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Weird Adult Sports Reclaimed from Playgrounds
Are dodgeball, tug of war, and rock-paper-scissors weird sports for kids or a reminder of the history of the Scottish Highland Games? In the classic sports of Scotland, recess games like tug-o-war are featured. Does this mean that adults playing playground games has ancient origins? As it turns out, a review of the history of these assumed kid sports turned weird sports for adults will show how these are not kids games in the first place.
Dodgeball's cinematic to real life journey
A few years ago, grown men playing a regular recess favorite was highlighted in the movie Dodgeball: A True Underdog Story. The plot hinged around one gym challenging another over who was the toughest. It was decided that whichever gym was the best would be able to win a game of dodgeball.
While this movie featured a one time game, it is common in Eugene, Oregon for adults to play dodgeball as a team on a weekly basis at Playground Sports. However, this is not the same as the National Dodgeball League team, the Oregon Avalanche. Only one of many nationwide leagues, if the Avalanche wins the US trophy, they can go on to compete at the World Dodgeball Championship.
Tug of War Traditions
There is plenty of evidence that tug-o-war was popular with adults in 1500's Europe and Scandanavia. However, during the mid 1800's, the British navy and boat workers revived the trend. It continued to be a multi-national favorite for the next 100 years and was played at the Olympic Games from 1900 until 1920.
The game fell from favor for a few decades until The Tug-of-War International Federation (TWIF) was formed in 1960 in Europe. Later, the United States Tug of War Association (USTOWA) was founded in 1978. While it is still considered a weird sport or kids game in most of the world, it has gained notoriety with adults at the current Scottish Highland Games and public group physical activity demonstrations for traditional sports days in places like Japan .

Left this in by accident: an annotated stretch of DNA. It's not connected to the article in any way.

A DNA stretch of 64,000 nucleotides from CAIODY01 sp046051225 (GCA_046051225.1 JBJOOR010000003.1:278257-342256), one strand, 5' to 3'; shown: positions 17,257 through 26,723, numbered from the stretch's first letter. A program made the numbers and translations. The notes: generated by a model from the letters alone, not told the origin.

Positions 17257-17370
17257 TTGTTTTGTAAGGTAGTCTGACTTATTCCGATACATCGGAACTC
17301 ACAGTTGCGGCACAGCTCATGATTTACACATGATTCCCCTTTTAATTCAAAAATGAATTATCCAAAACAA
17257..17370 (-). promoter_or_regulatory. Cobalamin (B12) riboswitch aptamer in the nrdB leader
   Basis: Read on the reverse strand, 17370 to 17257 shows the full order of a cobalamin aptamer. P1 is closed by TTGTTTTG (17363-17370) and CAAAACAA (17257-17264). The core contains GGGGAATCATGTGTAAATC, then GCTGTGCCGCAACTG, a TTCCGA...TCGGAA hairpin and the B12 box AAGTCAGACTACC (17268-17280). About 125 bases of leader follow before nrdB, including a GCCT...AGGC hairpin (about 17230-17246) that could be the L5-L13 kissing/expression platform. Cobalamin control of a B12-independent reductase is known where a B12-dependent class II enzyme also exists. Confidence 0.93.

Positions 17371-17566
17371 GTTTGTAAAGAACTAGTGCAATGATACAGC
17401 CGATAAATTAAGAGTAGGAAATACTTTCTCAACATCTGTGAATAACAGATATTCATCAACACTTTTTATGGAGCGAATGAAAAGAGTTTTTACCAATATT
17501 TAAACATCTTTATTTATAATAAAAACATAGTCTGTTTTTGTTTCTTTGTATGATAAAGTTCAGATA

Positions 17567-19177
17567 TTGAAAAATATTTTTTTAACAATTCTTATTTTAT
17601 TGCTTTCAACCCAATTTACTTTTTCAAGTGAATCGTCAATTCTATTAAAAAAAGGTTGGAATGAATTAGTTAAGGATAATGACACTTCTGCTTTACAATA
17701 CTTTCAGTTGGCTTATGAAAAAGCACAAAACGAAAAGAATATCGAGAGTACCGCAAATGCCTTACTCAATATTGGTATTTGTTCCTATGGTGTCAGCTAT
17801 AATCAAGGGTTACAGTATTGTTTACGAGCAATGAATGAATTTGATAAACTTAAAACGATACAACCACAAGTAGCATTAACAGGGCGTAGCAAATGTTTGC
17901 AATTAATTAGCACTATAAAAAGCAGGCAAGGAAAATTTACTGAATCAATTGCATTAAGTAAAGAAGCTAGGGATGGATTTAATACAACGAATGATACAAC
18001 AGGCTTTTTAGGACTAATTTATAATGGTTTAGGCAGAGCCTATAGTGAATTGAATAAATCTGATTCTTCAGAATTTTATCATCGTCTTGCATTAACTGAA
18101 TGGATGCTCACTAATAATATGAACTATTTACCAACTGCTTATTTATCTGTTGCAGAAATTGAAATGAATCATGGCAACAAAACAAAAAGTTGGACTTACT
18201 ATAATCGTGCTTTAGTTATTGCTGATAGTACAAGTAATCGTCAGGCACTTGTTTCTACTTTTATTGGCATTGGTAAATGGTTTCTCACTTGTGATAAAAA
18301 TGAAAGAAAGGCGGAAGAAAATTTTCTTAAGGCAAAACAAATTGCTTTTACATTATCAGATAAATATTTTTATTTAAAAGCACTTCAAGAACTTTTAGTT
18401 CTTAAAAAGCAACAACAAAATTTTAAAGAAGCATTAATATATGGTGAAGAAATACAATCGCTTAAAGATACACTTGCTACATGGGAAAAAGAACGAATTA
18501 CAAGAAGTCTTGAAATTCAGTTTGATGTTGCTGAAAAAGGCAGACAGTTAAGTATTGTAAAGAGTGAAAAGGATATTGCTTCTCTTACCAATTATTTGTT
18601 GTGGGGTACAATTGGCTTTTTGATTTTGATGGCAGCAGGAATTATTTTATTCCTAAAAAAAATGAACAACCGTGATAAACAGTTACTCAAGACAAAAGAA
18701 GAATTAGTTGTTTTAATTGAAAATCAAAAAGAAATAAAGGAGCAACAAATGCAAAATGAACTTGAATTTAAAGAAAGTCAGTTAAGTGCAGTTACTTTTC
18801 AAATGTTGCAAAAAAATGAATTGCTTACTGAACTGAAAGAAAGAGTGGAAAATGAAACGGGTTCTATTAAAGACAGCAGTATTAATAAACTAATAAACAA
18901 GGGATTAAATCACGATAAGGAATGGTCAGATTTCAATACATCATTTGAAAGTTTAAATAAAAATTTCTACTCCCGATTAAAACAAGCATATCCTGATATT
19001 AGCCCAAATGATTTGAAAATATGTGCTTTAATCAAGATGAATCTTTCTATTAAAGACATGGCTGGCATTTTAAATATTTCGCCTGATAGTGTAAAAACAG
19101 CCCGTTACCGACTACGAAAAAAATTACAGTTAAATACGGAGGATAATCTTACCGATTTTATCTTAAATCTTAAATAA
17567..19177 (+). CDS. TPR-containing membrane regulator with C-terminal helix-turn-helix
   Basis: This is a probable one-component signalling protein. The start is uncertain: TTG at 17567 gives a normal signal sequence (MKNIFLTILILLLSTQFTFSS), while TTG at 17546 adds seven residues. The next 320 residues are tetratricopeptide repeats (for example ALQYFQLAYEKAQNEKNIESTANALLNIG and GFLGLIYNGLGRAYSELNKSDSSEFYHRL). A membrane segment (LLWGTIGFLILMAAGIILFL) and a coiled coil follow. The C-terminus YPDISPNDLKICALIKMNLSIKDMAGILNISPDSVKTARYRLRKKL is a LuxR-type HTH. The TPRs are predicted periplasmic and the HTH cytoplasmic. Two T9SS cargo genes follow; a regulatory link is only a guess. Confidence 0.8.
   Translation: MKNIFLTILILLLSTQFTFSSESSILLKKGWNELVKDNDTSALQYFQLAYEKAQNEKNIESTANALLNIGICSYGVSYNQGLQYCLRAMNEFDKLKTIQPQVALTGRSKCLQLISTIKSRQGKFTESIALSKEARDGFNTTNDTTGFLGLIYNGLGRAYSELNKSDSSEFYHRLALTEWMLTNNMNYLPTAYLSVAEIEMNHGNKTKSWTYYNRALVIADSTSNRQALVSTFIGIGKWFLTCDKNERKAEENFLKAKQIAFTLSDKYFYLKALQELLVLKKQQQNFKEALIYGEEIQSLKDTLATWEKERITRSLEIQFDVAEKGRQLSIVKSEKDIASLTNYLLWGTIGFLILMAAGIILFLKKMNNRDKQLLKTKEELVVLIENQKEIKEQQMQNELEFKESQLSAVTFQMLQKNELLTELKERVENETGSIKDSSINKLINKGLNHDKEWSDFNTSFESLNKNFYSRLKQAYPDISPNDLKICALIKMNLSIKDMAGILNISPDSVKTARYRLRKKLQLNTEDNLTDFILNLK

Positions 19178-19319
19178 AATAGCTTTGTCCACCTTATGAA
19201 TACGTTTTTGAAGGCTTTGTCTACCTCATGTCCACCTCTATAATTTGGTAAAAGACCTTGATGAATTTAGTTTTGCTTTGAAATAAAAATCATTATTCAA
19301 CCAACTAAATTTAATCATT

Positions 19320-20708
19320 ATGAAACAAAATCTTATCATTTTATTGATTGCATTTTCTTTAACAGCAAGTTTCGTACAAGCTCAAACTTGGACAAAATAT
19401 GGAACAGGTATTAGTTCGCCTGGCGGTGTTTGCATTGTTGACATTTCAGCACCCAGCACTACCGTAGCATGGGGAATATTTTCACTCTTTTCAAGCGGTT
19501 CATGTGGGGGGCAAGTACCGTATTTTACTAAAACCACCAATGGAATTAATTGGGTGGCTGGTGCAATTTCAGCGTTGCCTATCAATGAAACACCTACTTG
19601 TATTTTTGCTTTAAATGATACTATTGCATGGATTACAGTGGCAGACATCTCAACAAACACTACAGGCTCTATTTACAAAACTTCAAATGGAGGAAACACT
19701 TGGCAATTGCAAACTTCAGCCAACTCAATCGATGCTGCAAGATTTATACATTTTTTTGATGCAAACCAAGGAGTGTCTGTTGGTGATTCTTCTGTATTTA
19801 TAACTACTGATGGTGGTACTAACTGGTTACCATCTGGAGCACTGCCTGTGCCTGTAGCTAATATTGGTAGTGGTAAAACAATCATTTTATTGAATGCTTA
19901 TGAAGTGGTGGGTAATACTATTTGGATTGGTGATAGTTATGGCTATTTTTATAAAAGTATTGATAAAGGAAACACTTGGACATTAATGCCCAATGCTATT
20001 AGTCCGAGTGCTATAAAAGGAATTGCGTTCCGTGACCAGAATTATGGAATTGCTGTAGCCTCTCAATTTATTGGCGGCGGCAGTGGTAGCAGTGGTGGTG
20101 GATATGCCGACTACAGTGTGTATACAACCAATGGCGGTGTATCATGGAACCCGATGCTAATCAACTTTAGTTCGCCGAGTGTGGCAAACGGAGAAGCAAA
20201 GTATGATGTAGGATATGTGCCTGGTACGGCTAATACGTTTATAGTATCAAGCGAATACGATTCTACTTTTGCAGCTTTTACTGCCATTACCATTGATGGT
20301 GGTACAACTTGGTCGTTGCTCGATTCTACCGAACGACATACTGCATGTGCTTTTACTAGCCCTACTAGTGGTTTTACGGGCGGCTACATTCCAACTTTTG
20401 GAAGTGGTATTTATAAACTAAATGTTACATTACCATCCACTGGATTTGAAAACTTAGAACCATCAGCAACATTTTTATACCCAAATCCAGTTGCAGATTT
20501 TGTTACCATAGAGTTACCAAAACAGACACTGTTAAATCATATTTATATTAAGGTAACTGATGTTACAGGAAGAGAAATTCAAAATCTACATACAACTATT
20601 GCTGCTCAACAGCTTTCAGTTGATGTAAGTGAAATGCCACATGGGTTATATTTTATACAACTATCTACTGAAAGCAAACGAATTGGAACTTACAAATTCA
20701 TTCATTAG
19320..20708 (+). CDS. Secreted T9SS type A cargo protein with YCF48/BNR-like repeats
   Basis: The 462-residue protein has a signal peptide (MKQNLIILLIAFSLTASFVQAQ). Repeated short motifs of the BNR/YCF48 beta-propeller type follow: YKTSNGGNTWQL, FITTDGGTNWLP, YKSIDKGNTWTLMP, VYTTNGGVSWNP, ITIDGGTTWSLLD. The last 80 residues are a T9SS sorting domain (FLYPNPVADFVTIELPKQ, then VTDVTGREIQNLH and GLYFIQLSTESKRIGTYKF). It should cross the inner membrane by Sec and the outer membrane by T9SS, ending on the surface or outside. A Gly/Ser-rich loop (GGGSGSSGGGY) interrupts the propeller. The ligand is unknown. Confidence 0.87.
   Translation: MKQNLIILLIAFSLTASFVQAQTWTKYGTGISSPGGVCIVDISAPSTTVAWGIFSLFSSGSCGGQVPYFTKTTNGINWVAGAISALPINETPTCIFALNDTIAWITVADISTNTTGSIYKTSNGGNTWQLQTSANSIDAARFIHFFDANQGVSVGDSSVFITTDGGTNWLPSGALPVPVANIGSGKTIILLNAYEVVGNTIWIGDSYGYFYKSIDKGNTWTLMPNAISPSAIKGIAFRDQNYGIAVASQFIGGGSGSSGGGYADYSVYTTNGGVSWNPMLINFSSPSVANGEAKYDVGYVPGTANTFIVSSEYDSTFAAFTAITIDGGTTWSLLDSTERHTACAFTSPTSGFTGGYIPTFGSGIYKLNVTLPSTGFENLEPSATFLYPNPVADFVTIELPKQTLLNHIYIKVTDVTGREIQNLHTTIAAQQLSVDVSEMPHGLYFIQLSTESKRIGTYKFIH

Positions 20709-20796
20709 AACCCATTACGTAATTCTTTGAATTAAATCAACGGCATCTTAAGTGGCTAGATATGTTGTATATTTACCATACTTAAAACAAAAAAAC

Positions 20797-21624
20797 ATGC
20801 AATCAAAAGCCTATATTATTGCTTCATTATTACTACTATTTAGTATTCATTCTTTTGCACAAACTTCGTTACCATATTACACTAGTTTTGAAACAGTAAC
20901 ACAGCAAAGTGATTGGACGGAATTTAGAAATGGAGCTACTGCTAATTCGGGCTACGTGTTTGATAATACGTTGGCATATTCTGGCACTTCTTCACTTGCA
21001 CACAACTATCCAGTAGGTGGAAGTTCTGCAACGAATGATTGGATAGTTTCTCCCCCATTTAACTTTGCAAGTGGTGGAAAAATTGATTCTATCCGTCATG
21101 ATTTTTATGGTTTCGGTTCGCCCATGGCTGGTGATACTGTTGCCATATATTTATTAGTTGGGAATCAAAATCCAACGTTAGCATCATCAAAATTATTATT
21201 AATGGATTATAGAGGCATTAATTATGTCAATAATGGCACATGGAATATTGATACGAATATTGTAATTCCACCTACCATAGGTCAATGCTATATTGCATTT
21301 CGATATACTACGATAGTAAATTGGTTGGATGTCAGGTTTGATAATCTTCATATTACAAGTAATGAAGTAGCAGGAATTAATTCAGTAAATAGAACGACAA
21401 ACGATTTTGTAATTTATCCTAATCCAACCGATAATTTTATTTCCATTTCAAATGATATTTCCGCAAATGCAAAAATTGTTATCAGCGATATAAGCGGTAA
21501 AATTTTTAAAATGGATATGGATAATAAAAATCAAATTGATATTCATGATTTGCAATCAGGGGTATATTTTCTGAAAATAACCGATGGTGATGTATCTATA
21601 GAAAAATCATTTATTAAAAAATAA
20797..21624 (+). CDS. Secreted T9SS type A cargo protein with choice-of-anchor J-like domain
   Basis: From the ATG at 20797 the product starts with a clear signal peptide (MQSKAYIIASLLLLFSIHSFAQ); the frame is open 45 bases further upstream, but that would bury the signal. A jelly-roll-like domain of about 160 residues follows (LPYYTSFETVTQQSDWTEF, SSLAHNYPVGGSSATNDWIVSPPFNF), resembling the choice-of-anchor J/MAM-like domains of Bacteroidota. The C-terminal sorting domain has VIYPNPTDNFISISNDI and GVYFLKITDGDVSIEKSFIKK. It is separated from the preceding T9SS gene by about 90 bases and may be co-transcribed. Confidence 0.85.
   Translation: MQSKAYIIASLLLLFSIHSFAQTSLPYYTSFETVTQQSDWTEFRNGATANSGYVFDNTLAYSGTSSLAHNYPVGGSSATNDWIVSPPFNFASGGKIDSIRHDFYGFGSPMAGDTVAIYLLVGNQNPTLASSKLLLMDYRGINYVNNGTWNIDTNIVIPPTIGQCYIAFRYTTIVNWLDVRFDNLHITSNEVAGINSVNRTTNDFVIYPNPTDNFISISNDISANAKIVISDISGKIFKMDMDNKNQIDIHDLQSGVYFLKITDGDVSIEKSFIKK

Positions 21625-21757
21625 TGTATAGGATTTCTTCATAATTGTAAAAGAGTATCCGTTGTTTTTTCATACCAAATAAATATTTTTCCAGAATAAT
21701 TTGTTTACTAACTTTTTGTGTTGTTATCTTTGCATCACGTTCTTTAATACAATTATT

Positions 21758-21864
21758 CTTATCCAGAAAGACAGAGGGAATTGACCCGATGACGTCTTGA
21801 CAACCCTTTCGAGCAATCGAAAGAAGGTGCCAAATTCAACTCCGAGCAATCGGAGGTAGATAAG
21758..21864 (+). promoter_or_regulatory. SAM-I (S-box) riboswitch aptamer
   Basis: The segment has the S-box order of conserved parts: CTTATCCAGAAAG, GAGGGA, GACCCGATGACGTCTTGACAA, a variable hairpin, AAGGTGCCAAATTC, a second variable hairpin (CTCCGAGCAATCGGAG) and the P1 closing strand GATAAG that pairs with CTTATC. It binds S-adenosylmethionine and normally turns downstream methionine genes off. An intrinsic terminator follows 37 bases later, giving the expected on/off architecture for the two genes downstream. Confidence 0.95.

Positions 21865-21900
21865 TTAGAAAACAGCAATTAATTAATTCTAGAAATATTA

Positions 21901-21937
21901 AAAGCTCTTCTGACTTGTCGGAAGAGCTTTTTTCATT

Patriotic rock, paper, scissors is here to stay
TeachingHistory.org gives us a researched understanding into the roots of a game also called "Rochambeau." In it, they give the most relevant clue of the origins of the rashambo game from Len Fisher's "Rock, Paper, Scissors: Game Theory in Everyday Life." There, it states that, "(In 1781), George Washington is reputed to have played it with Cornwallis and the Comte de Rochambeau to decide who would be the last to leave Cornwallis's tent."
Today, we call it Rock, Paper, Scissors (RPS) and plenty of adults participate in the World RPS Society tournaments each year. The WorldRPS.com website also goes beyond athleticism and features participant artwork. To prove their history, their museum page shows old advertisements from past RPS tournaments from 1946. Although it is definitely a kids game made into a weird sport for adults, their multitudes of annual tournament competitors prove RPS and other playground athletics have been officially re-appropriated by adults.
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